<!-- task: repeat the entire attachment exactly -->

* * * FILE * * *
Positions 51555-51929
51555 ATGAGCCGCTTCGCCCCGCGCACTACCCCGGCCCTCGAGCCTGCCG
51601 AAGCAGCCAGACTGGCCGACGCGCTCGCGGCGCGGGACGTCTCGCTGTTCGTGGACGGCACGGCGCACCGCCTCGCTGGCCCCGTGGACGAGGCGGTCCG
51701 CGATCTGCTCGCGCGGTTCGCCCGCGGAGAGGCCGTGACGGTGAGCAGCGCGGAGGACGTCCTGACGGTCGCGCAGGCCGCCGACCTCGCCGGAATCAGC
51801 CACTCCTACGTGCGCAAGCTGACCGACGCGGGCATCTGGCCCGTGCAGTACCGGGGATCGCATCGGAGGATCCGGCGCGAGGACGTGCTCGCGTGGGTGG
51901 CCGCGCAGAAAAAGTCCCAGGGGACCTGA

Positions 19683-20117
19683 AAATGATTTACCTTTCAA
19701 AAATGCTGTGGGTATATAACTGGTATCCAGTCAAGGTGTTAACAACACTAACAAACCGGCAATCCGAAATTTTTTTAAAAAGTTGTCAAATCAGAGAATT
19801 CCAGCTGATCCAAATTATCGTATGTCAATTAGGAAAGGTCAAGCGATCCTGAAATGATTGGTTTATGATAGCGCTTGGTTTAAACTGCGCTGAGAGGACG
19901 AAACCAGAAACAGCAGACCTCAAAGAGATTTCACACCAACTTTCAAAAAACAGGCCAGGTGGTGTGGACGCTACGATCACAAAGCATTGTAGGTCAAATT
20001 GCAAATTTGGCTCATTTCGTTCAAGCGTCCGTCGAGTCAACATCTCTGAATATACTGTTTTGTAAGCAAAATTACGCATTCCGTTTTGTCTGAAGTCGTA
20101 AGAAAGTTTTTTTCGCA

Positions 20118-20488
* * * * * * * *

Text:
Positions 51555-51929
51555 ATGAGCCGCTTCGCCCCGCGCACTACCCCGGCCCTCGAGCCTGCCG
51601 AAGCAGCCAGACTGGCCGACGCGCTCGCGGCGCGGGACGTCTCGCTGTTCGTGGACGGCACGGCGCACCGCCTCGCTGGCCCCGTGGACGAGGCGGTCCG
51701 CGATCTGCTCGCGCGGTTCGCCCGCGGAGAGGCCGTGACGGTGAGCAGCGCGGAGGACGTCCTGACGGTCGCGCAGGCCGCCGACCTCGCCGGAATCAGC
51801 CACTCCTACGTGCGCAAGCTGACCGACGCGGGCATCTGGCCCGTGCAGTACCGGGGATCGCATCGGAGGATCCGGCGCGAGGACGTGCTCGCGTGGGTGG
51901 CCGCGCAGAAAAAGTCCCAGGGGACCTGA

Positions 19683-20117
19683 AAATGATTTACCTTTCAA
19701 AAATGCTGTGGGTATATAACTGGTATCCAGTCAAGGTGTTAACAACACTAACAAACCGGCAATCCGAAATTTTTTTAAAAAGTTGTCAAATCAGAGAATT
19801 CCAGCTGATCCAAATTATCGTATGTCAATTAGGAAAGGTCAAGCGATCCTGAAATGATTGGTTTATGATAGCGCTTGGTTTAAACTGCGCTGAGAGGACG
19901 AAACCAGAAACAGCAGACCTCAAAGAGATTTCACACCAACTTTCAAAAAACAGGCCAGGTGGTGTGGACGCTACGATCACAAAGCATTGTAGGTCAAATT
20001 GCAAATTTGGCTCATTTCGTTCAAGCGTCCGTCGAGTCAACATCTCTGAATATACTGTTTTGTAAGCAAAATTACGCATTCCGTTTTGTCTGAAGTCGTA
20101 AGAAAGTTTTTTTCGCA

Positions 20118-20488